TOKYO, June 13 (Reuters) - The Nikkei average tumbled 6.4 percent on Thursday, hitting its lowest close since April 3 - the day before the Bank of Japan unveiled sweeping stimulus to revive the economy - as investors further cut their long Japanese equities and short yen positions.
Investors, mainly hedge funds, have been cutting such positions on concerns that the U.S. Federal Reserve will scale back its massive stimulus and after the Nikkei had rallied more than 80 percent from mid-November to its 5-1/2 year peak hit on May 23.
The index has fallen nearly 22 percent since that multiyear high, entering a bear market.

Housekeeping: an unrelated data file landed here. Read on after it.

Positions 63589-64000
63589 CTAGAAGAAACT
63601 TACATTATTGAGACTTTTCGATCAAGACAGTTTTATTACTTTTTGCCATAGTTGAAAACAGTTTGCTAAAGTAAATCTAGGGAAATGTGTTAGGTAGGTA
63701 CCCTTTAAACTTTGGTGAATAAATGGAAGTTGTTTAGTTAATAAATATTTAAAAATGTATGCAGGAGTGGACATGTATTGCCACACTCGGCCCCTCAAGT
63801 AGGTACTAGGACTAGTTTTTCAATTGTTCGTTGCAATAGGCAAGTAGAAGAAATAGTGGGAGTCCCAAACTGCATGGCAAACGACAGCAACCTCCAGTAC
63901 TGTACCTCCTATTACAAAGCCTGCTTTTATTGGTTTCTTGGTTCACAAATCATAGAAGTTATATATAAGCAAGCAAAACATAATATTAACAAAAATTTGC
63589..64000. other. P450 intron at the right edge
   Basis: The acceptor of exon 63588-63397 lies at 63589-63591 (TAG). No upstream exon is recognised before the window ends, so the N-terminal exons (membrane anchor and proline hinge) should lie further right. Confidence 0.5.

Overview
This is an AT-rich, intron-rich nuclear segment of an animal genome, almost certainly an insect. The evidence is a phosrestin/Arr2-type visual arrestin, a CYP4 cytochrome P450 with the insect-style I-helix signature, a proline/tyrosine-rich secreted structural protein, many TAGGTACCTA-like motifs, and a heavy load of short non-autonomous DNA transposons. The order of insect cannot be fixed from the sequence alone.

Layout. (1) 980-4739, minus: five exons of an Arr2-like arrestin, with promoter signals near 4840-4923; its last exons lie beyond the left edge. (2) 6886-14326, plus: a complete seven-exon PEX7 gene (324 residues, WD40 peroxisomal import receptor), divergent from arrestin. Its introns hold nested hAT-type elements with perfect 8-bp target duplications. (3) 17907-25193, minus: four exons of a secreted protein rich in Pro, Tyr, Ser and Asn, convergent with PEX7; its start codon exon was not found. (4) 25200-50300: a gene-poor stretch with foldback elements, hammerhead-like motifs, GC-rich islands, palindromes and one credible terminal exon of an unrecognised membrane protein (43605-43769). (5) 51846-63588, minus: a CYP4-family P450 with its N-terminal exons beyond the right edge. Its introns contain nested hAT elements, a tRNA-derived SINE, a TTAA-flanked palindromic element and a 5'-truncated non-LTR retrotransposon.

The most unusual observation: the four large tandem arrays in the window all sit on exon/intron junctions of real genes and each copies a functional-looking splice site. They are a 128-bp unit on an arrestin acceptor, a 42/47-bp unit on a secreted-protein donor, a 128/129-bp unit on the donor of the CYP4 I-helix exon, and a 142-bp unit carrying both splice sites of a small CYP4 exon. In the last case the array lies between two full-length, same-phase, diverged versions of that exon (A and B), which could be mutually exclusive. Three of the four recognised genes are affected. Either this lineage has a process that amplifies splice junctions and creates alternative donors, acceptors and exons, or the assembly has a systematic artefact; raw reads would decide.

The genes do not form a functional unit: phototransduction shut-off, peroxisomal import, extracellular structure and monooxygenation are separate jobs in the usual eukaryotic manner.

The Nikkei closed down 843.94 points at 12,445.38 on Thursday, below the Ichimoku cloud for the first time since mid-November, when Prime Minister Shinzo Abe promised expansionary fiscal and monetary policies to reignite the world's third-largest economy.
Traders said the drop in both the Nikkei and the broader Topix index to below their 100-day moving averages triggered stop losses, prompting further selling in index futures.
The Topix sagged 4.8 percent to 1,044.17 in relatively light trade, with volume at 82 percent of its full daily average for the past 90 trading days.
Japanese Stocks Down: Nikkei Plunges More Than 6 Percent